The Northern Chief Minister C.V. Wigneswaran returned to Colombo on Monday (16) after a hectic one week’s tour in Canada.
Before heading to the airport, Wigneswaran addressed a public meeting attended by nearly 600 Lankan Tamil expatriates at the Scarborough University Pan Am stadium.
Wigneswaran, in the last lap of his tour in Canada, which is under freezing conditions these days, was coughing while addressing the gathering and said that his restless hectic tour was the reason for his cough.
At the end of his address he said he was returning to his motherland to continue with duties for his people.
Wigneswaran twice earlier when he attempted to travel to Canada, was not given a visa by the Canadian High Commission in Colombo.
However, with expatriate Tamils in Brampton and Markham cities in Canada succeeding in getting twin city friendship agreements for Vavuniya and Mullaitivu in the Northern Province, Wigneswaran in his capacity as Chief Minister of the Northern Province travelled to Canada to a warm welcome, to participate in the signing of the agreement to link Brampton and Markham with Vavuniya and Mullaitivu, respectively.
The beginning of this year is significant for Sri Lankan expatriate Tamils in Canada, as the Canadian Government has declared January as Tamil Heritage Month in recognition of the contribution made by the Sri Lankan Tamils expatriates to the Canadian society.
With Canadian Prime Minister Justin Trudeau extending his Thai Pongal greetings to his Tamil citizens, he even participated in an event of traditional games to mark the Thai Pongal festival.
Northern Chief Minister C.V. Wigneswaran became the first Tamil dignitary to arrive in Canada after January was announced as the Tamil Heritage Month in the country.
Wigneswaran during his stay in Canada participated in several events and met some of the key Canadian officials. Some of the meetings participated by the Northern Chief Minister were arranged with the announcements of fund raising for the people affected by war in the North and the East.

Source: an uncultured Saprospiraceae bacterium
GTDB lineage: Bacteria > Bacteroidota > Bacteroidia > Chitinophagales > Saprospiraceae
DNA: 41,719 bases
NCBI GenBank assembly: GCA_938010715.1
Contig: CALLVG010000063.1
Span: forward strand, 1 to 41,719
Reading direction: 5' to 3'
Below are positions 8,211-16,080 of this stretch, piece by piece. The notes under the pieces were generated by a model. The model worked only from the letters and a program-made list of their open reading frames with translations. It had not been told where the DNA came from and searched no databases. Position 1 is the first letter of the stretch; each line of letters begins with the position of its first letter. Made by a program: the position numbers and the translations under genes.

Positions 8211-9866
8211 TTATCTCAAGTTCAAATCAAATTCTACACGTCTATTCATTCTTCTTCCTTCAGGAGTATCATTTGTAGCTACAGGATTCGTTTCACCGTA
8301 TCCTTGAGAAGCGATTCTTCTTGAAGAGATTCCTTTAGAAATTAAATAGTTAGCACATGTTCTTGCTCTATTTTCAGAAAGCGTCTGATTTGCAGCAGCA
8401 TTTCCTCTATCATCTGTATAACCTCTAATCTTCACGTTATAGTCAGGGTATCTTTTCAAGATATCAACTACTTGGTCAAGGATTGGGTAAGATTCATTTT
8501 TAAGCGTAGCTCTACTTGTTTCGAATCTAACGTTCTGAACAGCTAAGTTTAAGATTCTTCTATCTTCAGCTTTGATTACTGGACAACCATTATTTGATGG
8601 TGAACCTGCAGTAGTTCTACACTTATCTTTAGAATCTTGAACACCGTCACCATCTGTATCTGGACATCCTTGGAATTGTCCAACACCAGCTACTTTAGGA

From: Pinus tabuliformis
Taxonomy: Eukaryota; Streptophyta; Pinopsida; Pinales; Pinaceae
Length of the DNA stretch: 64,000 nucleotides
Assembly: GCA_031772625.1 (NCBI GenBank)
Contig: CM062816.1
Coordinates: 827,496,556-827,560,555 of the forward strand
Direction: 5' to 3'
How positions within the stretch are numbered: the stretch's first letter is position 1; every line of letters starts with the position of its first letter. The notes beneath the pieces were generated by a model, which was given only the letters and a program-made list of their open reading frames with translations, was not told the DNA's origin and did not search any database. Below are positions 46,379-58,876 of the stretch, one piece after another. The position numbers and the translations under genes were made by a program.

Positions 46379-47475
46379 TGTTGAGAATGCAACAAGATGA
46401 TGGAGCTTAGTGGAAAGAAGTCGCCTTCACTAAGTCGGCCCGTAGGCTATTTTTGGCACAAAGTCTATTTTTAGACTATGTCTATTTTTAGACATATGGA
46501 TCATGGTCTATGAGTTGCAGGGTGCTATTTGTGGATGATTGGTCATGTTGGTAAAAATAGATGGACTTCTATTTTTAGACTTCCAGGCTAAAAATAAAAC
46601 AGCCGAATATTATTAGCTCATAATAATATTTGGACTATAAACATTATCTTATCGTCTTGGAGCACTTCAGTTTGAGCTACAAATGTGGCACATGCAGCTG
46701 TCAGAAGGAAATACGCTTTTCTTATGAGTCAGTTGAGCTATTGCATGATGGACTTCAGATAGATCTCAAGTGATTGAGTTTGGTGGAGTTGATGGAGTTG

Organizers of certain events participated by the Northern Chief Minister were identified for the ‘juggleries’ they did under the banner of LTTE sympathizers.
However, Chief Minister Wigneswaran who was cautious at the events he participated in, while mentioning his firm stance and emphasizing on an international judicial mechanism to deal with alleged war crimes in the island, had appealed to Canadian Tamil expatriates to assist extensively in humanitarian issues in the war-torn North and East.
Chief Minister Wigneswaran also invited the Canadian Tamil expatriates to invest in the Northern Province to enhance the region’s economic activities.
Canada branch of TNA
In the meantime, although Wigneswaran is the Chief Minister of the Tamil National Alliance (TNA) led Northern Provincial Council, the Canada branch of the TNA stayed away from according a reception to Wigneswaran.
The Canadian Tamil Congress, a close ally of the Canadian branch of the Tamil National Alliance organized a separate event in Scarborough titled ‘North and East Development’ with the participation of Northern Provincial Council Education Minister, T. Kurukularaja and Health Minister, P. Sathyalingam.
Several Canadian Tamil experts with the participation of Canadian officials made their presence felt with their views and suggestions focusing on the health and education in the Northern and Eastern Provinces.
Chief Minister Wigneswaran did not participate in this event. However, according to the Uthayan Canada, a weekly Tamil publication, the NPC Minister of Education T. Kurukularaja had even criticized the Chief Minister on handling issues in the NPC.
Therefore, the visits by NPC Chief Minister and his two ministers invited by the Canadian Tamils of ‘different camps’, highlighted the manner in which Tamil expatriates exploit a crisis situation in the Tamil political scene to work out their own agendas.
It was when Chief Minister Wigneswaran’s Canadian tour was coming to a close a federal judge dismissed an appeal filed by Manickavasagam Suresh against his deportation.
Federal Judge Richard Mosely dismissed the appeal, taking into consideration the Canadian Immigration and Refugee Board’s (IRM) findings, clearly indicating Suresh’s close connections with the LTTE’s front organization known as World Tamil Movement in Canada and his involvement in raising funds for the outfit.
Suresh was first arrested in 1995 in Canada. But after a series of legal battles, finally the Federal Court on the basis of ample evidence presented to Court by IRM and the Royal Canadian Mounted Police (RCMP) rejected the appeal made by Suresh and upheld the deportation of Suresh by the IRM.
So the declaration of January as Tamil Heritage Month by the Canadian Government, the visit of Northern Chief Minister C.V. Wigneswaran to Canada and the deportation of LTTE operative Manickavasagam Suresh have clearly outlined Canada’s as well as the Western world’s outlook towards the positive aspects of the peace building process of a country.
As the LTTE operative Manickavasagam Suresh’s activities of raising funds for militant activities of the LTTE have been found to be war crimes by the Canadian Federal Court, his deportation also gives a firm message to Sri Lanka from Canada with regard to alleged war crimes believed to have been committed during the last phase of the civil war in the island.